• bladder muscle;
  • smooth;
  • urodynamics;
  • micromotion


To describe an observational study to establish whether localized activity arises in the normal human bladder, and whether there is any correspondence between changes in such activity and reported sensation.


The generation of sensory information by the bladder depends on afferent stimulation by increased tension within the bladder wall. Autonomous bladder activity is apparent in several species, which is often localized and multifocal, giving rise to localized areas of stretch. Thus afferent activity may partly result from localized distortions of the bladder wall. Fourteen women patients presenting with increased bladder sensation during filling-phase cystometry were compared with six asymptomatic women volunteers. Localized bladder activity was assessed by the micromotion detection (MMD) method, using eight electrodes mounted on a Silastic balloon; local displacements of the electrodes were recorded as changes in electrical resistance, which were used to compute changes in the distance between each pair of electrodes.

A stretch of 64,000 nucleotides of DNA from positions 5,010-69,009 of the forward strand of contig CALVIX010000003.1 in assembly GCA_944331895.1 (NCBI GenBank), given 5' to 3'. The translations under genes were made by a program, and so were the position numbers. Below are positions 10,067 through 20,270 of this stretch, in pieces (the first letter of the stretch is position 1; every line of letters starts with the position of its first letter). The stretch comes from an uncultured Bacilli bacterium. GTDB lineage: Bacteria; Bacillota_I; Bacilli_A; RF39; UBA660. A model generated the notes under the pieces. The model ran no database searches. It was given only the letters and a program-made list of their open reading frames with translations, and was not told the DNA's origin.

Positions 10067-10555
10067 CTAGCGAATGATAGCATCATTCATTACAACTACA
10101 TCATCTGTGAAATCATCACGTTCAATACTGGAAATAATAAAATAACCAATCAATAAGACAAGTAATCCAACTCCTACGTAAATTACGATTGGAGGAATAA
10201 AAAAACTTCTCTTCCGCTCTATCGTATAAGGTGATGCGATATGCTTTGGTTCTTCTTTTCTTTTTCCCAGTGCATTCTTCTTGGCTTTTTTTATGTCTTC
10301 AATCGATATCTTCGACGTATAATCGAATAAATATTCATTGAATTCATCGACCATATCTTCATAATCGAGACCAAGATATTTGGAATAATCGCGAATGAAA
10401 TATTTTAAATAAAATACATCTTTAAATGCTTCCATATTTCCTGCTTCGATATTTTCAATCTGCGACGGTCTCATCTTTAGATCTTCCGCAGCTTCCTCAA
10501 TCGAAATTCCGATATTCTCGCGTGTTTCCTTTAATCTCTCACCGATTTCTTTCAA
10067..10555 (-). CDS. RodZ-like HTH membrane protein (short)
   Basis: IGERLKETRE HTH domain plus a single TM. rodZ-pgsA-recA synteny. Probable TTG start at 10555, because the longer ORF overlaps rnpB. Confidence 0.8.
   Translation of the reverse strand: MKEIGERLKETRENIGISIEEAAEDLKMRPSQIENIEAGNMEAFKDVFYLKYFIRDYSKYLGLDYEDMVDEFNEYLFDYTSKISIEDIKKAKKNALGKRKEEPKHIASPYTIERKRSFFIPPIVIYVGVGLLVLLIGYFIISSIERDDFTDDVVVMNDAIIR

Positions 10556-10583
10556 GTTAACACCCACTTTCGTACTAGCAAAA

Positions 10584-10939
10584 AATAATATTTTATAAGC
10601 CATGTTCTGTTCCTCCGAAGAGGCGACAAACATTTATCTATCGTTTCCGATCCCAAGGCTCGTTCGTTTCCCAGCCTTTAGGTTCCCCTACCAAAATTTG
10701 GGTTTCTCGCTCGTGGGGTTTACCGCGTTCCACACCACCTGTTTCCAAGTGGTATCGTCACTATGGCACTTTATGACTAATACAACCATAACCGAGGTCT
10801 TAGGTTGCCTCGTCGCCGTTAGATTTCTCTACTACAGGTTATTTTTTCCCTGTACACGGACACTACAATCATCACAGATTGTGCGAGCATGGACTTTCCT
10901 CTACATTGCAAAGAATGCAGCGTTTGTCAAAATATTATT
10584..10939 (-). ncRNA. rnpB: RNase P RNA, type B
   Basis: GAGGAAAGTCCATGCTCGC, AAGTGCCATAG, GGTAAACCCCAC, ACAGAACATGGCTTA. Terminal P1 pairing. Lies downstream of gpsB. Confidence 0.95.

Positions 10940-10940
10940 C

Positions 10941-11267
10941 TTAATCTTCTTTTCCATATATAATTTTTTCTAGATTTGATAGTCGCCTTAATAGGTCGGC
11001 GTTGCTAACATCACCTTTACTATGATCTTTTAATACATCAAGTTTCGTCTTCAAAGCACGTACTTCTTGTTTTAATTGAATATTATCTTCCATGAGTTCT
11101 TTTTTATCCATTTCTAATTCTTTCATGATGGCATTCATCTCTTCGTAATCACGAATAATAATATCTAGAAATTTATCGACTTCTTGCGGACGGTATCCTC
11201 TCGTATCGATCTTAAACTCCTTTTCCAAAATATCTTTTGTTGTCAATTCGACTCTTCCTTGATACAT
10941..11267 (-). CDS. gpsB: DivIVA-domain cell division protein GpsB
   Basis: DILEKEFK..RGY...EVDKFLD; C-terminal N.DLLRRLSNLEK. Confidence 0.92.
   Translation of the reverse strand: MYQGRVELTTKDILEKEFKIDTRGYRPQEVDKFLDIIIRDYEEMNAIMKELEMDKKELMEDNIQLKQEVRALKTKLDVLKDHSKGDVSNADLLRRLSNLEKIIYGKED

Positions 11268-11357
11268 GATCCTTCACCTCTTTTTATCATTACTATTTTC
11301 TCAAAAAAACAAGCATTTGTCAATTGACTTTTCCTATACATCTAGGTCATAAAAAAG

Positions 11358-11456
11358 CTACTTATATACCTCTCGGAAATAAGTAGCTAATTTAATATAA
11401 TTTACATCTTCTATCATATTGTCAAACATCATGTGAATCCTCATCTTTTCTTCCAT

In two of the six volunteers, micromotions were seen in the extraperitoneal (ventral) portion of the bladder. Women with increased sensation on filling cystometry had a significantly higher prevalence of localized activity than the control group during MMD recording. The localized activity was more sustained and at a higher frequency than in asymptomatic women. All nine women reporting urinary urgency during MMD recording had localized contractile activity, while only four had phasic increases in detrusor pressure during the episodes of urgency.


By measuring localized contractions within the bladder wall, we established a significant difference in the prevalence of localized activity between the groups studied, but there was no objective difference with conventional urodynamic studies. There was also a difference in the character of the localized contractions, with the exaggerated activity in the symptomatic group corresponding with the reported sensations. These findings suggest that localized distortion of the bladder wall stimulates afferent activity, and that the human detrusor may be functionally modular